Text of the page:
Sequencing —

PCR products with an abnormal HRM pattern were sequenced using the Big Dye terminator cycle sequencing kit (Applied Biosystems, California, USA). The sequencing products were analysed on an ABI Prism 310 Genetic Analyzer (Applied Biosystems).

4. Results

The specimen was analysed for the presence of activating mutations in exons 9, 11, 13, and 17 of c-Kit gene as well as exons 12 and 18 of PDGFRA gene by performing High Resolution Melting Analysis and Sequencing.

A mutation at codon 824 coding for valine in exon 18 of PDGFRA gene was detected by high-resolution melting analysis (HRM) and was further confirmed by sequencing as c. 2472 C>T, p. V824V (Figure 2). This silent mutation has previously been described in 2 tumors from the central nervous system (gliosarcomas) as well as in soft-tissue tumors (GISTs).

Figure 2
Electropherogram of part of PDGFRA sequence. DNA sequencing of silent mutation as c. 2472 C>T, p. V824V.

No c-Kit mutations were found. Results were verified by a second independent PCR reaction and HRM analysis followed by sequencing.

5. Discussion

An estimated five-to-six thousand new cases of GIST are diagnosed annually with 10% to 30% of these being malignant [2]. Most tumors are sporadic, affecting individuals in their 5th or 6th decade with some evidence indicating a male predominance [2]. GISTs can also present earlier and this is often seen in one of the rare “GIST syndromes”, which include neurofibromatosis type 1 (NF1), the Carney-Stratakis dyad and familial GIST syndrome [2]. These tumors may occur anywhere in the gastrointestinal tract but most commonly present in the stomach and small intestine. They can also occur in the surrounding structures such as the peritoneum, omentum, liver, pancreas, ovaries, and uterus [2]. Many GISTs are asymptomatic and are discovered incidentally; however, over half of gastric GISTs present with signs of GI bleeding and anaemia with a smaller proportion presenting with abdominal pain or as an abdominal mass [10].

GISTS are diagnosed based on the morphological and immunohistological features. Histology can often be varied, but GISTs are broadly divided into spindle, epithelioid, or mixed cell types. In general, the risk of malignancy is greater in epithelioid tumors than in spindle-celled neoplasms [11, 12]. With the advent of immunohistology, the differentiation of GIST from other mesenchymal tumours has been made possible. Previously, sarcomas, undifferentiated carcinomas, and melanomas would have featured heavily in the differential diagnosis; however, these can largely be excluded with identification or absence of specific immunohistochemical markers [13]. The three most well-described immunohistochemical markers in GISTs are CD117 (c-Kit), PDGFRA, and CD34 [13, 14]. Kit is positive in over 95% of GISTs and only 5–8% of tumors are Kit negative and PDGFRA positive [14]. CD34 is a less sensitve marker for GISTs but is reported in up to 60–70% of the tumors [14]. Miettinen and Lasota who have carried out the largest ever studies on GISTs define these tumors as generally Kit-positive and Kit or PDGFRA mutation-driven mesenchymal tumors of the GI tract with a set of characteristic histologic features including spindle cell, epithelioid, and rarely pleomorphic morphology [14].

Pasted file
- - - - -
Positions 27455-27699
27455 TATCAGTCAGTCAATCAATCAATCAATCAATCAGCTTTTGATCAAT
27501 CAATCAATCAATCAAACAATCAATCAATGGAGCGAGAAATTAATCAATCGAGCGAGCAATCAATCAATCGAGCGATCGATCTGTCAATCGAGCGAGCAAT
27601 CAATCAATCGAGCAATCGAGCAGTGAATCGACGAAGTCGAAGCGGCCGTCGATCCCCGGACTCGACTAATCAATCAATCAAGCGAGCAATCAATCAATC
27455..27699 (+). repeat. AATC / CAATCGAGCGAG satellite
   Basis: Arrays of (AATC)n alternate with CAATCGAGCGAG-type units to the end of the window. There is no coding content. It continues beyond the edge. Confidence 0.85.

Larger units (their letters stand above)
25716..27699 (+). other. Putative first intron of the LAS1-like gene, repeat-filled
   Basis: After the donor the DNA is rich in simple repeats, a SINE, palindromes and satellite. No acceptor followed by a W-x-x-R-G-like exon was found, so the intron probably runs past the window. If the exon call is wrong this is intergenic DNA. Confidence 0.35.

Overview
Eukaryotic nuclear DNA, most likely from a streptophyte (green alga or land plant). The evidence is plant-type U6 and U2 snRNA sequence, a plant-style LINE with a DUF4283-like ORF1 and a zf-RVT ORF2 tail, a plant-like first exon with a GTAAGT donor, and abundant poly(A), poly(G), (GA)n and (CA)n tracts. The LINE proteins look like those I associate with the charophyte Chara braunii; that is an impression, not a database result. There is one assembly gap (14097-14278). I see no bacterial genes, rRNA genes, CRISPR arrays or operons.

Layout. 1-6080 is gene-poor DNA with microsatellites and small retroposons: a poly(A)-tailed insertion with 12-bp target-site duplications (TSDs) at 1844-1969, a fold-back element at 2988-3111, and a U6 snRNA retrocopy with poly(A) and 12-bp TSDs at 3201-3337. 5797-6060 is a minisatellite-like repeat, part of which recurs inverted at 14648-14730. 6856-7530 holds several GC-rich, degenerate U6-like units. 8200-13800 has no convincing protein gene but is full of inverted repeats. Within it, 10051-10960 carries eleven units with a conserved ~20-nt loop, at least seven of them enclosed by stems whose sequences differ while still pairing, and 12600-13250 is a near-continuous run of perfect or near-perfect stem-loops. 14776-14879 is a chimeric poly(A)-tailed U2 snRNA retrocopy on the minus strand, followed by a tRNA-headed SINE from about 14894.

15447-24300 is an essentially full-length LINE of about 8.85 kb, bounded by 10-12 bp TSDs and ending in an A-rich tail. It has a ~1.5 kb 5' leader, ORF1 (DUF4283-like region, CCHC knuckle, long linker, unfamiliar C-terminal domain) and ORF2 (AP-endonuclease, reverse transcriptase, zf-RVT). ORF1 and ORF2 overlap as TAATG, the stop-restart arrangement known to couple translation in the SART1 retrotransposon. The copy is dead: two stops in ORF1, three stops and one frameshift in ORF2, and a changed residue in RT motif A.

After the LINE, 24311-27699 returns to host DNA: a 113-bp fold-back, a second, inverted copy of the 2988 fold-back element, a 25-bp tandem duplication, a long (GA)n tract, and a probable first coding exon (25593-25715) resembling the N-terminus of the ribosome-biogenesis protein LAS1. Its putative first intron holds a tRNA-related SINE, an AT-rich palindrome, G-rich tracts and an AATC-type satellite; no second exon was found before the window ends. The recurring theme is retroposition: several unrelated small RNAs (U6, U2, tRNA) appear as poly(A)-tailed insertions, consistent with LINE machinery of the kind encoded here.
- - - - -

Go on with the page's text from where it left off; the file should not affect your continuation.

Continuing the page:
We present the case of a malignant GIST of the gallbladder which demonstrated spindle cell morphology and was PDGFRA positive and Kit negative. There have been a small number of gallbladder GISTs described in the literature, of which only four were malignant and all were Kit positive. To our knowledge this presents the first ever recorded presentation of such a GIST. The significance of the Kit negative genotype has implications on the response to further management. The identification of specific cellular markers has led to the development of effective targeted agents, namely, tyrosine kinase inhibitor (TKI) therapy (e.g., imatinib). These have had dramatic effects in prolonging progression free survival in advanced unresectable disease [15]. Most Kit positive tumors are sensitive to imatinib; however, the majority (80%) of PDGFRA mutations are resistant to treatment [16].

Primary GISTs, as in the case here, have the potential for curative treatment with surgical resection. Overall 5-year survival rates for resectable GISTs have been shown to range from 46% to 78.5%; however, predicting the recurrence rate of primary resectable GISTs has been very challenging [17, 18]. The survival rates from the reported gall bladder GISTs are mixed with only short-term followup noted in some of the cases. Although the mutation status is important, the current most important prognostic factor for GISTs is tumor size, mitotic count, and tumor location [19]. This scheme has evolved from studies initially outlined by the National Institute of Health (NIH) and were greatly expanded on by the work of Miettinen and Lasota [13, 14]. The patient in this case had a very large tumor, with 50 mitosis/50 HPF, and was located in the gallbladder. The first two findings alone place this GIST in the high-risk group for recurrence. This is likely compounded by the Kit negative immunohistology which would potentially reduce the benefit of tyrosine kinase inhibitors treatment. It is important to mention that the immunohistochemical examination does not provide information on the exon affected on the type of mutation both of which may be prognostically important.

6. Conclusion

This paper, presents a very unique case of GIST, located in the gallbladder, negative for Kit, and positive for PDGFRA. Apart from this being a previously undocumented case, it highlights the challenges in establishing the diagnosis, prognosis, and most effective management for this unpredictable tumour.